(Bloomberg) -- Snap Inc., the parent company of video-messaging app Snapchat, is launching its first product line aimed at business customers. 

The company is adapting the augmented reality technology behind its popular filters and lenses  — tools that can add glittery makeup or cartoon eyes to someone’s video selfie — to help retailers use AR on their own websites and apps. These technologies would let users try on clothing, footwear and accessories virtually on a retailer’s site, in order to consider a purchase.

Snap already sells advertising on its app that involves trying on products virtually, an offering that gained traction during the pandemic when retailers were closed. “We’re basically taking that same technology and helping customers leverage it on their website,” said Jill Popelka, head of AR enterprise services at Snap. 

Until now, Snap has relied mostly on advertising revenue from Snapchat, which has 750 million monthly active users worldwide. But Snap is in the midst of one of the biggest strategic shifts in its history. Last year, the company laid off 20% of its staff and cut projects that don’t contribute to growing revenue and users, or its AR technology. This new offering, for which Snap will take a monthly fee, could help make up for a slowdown in advertising revenue.

Many of Snapchat’s young users try on clothing, footwear or beauty products while considering a purchase on the app. Since January 2021, more than 250 million people have used Snapchat AR Shopping Lenses more than 5 billion times. 

The company is calling its new business offering AR Enterprise Services or ARES. The first product, called Shopping Suite, will help retailers create 2D and 3D representations of their merchandise, store the digital assets and enable AR on their own websites. Shopping Suite will roll out first to fashion and clothing companies, followed later by home and beauty.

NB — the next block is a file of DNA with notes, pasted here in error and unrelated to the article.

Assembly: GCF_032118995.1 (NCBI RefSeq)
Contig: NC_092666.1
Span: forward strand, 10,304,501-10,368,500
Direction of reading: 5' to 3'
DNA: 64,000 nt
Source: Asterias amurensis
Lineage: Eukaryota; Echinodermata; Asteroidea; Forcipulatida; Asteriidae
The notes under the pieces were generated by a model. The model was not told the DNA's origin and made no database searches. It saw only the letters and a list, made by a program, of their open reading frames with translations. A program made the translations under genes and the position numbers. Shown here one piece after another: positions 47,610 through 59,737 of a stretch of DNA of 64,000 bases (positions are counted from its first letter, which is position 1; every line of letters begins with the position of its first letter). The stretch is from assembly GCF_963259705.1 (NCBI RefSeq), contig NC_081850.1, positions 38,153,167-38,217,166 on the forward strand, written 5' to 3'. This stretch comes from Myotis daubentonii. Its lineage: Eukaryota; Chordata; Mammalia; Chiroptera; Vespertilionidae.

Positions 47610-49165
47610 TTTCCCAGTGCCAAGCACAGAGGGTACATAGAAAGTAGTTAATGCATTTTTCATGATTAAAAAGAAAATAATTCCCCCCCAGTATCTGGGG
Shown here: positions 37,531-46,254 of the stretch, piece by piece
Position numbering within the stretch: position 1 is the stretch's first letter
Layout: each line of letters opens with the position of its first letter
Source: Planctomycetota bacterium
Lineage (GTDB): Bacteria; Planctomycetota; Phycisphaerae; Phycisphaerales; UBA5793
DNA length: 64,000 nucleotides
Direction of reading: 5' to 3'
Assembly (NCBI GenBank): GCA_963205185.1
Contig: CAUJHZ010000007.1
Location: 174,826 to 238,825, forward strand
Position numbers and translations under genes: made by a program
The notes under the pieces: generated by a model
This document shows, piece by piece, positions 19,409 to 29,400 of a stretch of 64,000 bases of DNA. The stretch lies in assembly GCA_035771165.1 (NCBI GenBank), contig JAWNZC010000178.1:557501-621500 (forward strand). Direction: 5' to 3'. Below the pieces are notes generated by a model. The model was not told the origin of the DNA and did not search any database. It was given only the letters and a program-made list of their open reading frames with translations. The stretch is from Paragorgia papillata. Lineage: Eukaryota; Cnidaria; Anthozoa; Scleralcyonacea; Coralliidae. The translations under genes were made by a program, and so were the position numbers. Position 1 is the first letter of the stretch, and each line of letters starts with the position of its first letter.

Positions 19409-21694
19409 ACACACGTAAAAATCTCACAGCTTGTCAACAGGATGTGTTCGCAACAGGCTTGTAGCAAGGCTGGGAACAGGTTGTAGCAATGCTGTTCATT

Dozens of customers have tried Shopping Suite so far, including apparel brands Goodr, Princess Polly and Gobi Cashmere. Snap says those brands have seen increased conversions and decreased returns of merchandise.

Some brands, such as luxury retailers Christian Dior and Louis Vuitton, have been hesitant to use AR because the 3D representations of their products were low quality, according to Popelka. Snap is reassuring retailers that its technology has addressed those concerns, and can more accurately reflect the glare on a pair of sunglasses or the texture of footwear, she said.

The shift from building products for consumers to selling them to enterprises isn’t easy, but can lead to critical recurring revenue if it works out. 

Earlier this year, after making a series of changes to its advertising products, Snap projected its first ever quarterly revenue decline. Snap and its peers are still dealing with a 2021 change in Apple Inc.’s privacy policies that made it harder to personalize and track the success of digital ads on iPhones. Coupled with a choppy economy, the digital ad market has faced a year-long slowdown.

In response, Snap, Twitter, Meta Platforms Inc. and others have worked to diversify their revenue, with varying degrees of success. Twitter Blue, a premium version of Twitter, is estimated to have less than 300,000 subscribers, while Snapchat+ has 2.5 million subscribers, and is on track to generate $100 million in revenue.

Snap has been aggressively pursuing its AR strategy for years, but as the digital advertising market continues to slump and spending tightens, Snap will have to prove its AR technology is worth the cost. Marketers are under more pressure than ever to focus their spending on opportunities that show an immediate and traceable return, like driving sales or email sign-ups.

Popelka said she’s confident that the AR tools will increase shoppers’ confidence in their purchases.

“There are a lot of people that are trying new augmented reality things, however this is proven technology,” she said. “We know it performs at scale.”

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